Home We Replaced a Multi-Application Home-Grown Authentication System

We Replaced a Multi-Application Home-Grown Authentication System

On June 9, 2016 I had an amazing opportunity to deliver a talk bearing the name of this post title at NDC Oslo. An embed of the video is at the end of this post.

Here’s a write-up:

Where We Started

The existing implementation had two primary tenets:

  • Centralized authentication
  • Per-application authorization

The prior solution was built on top of ASP.NET Forms Authentication, but enhanced to include centralized authentication, impersonation functionality, and a basis for per-application authorization.

We kept these primary tenets intact with the replacement rollout.

Our rationale

Our main goals included supporting new scenarios and using a modern specification.

Our desired immediate and future login possibilities included Active Directory logins, social logins, as well as a login story for SPA and other applications.

In terms of following a specification, we chose OpenID Connect.

Exploring choices

We explored different choices for implementing our desired feature set. It ultimately boiled down to choosing from the following:

  • Write it yourself (not an actual solution for many developers and teams…)
  • Find a good and reliable open source implementation
  • Use an online service

We chose to cloud host an open source implementation using IdentityServer3 and BrockAllen.MembershipReboot.


Now that a decision has been made, it’s time to get moving. I’ll caution you: It’s going to look easy. Diagrams like this one can lure you into a false sense of you-think-you-know-what-you’re-doing:


Diagram: https://identityserver.github.io/Documentation/assets/images/terminology.png on https://identityserver.github.io/Documentation/docsv2/overview/terminology.html

Now, start thinking and implementing. You may realize you don’t know what to do, or even where to begin. If that’s the case – it’s totally OK. These diagrams are great for a high-level understanding, but you’ll need a much deeper understanding to be able to implement this.

As for us, we got expert help: An on-site consultant for one week to rocket the project forward quickly. This was highly valuable for our team.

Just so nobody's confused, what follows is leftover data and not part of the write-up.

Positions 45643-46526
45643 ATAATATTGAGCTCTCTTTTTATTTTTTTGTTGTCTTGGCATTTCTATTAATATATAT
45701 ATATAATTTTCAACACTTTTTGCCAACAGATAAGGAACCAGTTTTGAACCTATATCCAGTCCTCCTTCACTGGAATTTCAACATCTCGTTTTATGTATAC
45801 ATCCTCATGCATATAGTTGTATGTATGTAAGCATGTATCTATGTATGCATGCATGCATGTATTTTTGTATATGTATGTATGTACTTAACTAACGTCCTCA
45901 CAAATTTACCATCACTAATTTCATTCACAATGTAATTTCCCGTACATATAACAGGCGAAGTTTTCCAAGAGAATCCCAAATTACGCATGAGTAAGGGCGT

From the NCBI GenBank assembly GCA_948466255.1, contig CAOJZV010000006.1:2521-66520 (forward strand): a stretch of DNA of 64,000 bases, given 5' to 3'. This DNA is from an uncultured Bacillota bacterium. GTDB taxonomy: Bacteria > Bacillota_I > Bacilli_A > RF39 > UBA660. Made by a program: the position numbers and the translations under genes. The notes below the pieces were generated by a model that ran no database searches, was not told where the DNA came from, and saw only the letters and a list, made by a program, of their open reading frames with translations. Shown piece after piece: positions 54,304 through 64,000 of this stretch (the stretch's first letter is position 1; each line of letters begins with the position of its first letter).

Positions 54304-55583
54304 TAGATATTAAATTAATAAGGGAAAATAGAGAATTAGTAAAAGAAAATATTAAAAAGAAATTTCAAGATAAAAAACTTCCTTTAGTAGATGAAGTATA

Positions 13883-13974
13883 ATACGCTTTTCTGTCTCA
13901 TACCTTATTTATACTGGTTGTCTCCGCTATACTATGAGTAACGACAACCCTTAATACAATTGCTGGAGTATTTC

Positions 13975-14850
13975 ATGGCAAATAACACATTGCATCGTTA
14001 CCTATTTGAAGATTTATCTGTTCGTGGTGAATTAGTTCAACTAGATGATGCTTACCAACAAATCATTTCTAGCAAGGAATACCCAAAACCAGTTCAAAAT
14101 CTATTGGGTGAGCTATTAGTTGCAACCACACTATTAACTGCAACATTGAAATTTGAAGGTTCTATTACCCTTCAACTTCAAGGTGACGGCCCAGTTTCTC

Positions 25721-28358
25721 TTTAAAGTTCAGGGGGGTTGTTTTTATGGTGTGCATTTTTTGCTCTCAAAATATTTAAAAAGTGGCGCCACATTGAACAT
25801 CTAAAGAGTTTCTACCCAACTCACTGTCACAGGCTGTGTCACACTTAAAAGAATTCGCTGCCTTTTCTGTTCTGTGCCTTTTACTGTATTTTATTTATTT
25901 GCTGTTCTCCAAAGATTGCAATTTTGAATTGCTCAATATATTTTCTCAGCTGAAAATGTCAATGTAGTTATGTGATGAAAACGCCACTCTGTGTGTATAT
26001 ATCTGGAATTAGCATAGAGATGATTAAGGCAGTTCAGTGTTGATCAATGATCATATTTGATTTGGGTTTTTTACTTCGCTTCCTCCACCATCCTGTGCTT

Making it easy: Abstraction(s)

You’ll likely want to create an abstraction or abstractions for use in applications as a standard way to wire up the authentication/authorization solution. A consistent, easy to use abstraction can be useful!

You choose the abstraction(s)! And, how to distribute them.

An example abstraction could look something like this:

[assembly: OwinStartup(typeof(TheApp.Startup))]
public class Startup
    public void Configuration(IAppBuilder app)
        var config = TheOrgConfiguration.GetFromAppSettings();

        app.UseStandardTheOrgAuthWithRoles(config, currentUser =>
            // Return roles for `currentUser`

Unfriendly by design

Authentication and authorization is unfriendly by design. No hints are given if 15 characters of a 16 character password or correct. It’s just nope. Having logging in place to help you as a developer or sysadmin discover the real underlying problems (scope problems, etc.) could go a long way.

Configuration, configuration, configuration

Configuration plays a strong role in an authentication and authorization solution working as expected or not. A simple misconfiguration can cause huge problems.

When it comes to configuration: Prefer less to more. Combine and simplify configuration where possible. If there’s a configuration setting you never expect to change, consider hardcoding it. Even if you do change it in the future – it’s a quick deployment. Not having to deal with it over time may be an overall win.

Limit visiblity of secrets to those who should be able to access them. If a team member doesn’t have full production environment access, they shouldn’t be able to get a production environment secret, either.


Logging can be helpful if things don’t go as planned. If there’s an issue in production, having more information at hand may help you discover the root problem more quickly. Ideally, any logging strategy makes it easy to find what you’re looking for, without having to sift through a bunch of non-applicable items.

If you’re logging unhandled exceptions or other events, consider filtering or removing items that aren’t real problems. A user providing bad input and other errors-that-aren’t-necessarily-errors can dilute your error logs if left unchecked.


I took a deep dive into impersonation in terms of demo’ing Stuntman, an open source ASP.NET library for runtime user impersonation/selection. Here’s what Stuntman can do for you in a browser:


I also demo’ed usage of an access token configured for a user in Stuntman with Fiddler and an Authorization: Bearer the_access_token request header.


And, here’s the video:

This post is licensed under CC BY 4.0 by the author.

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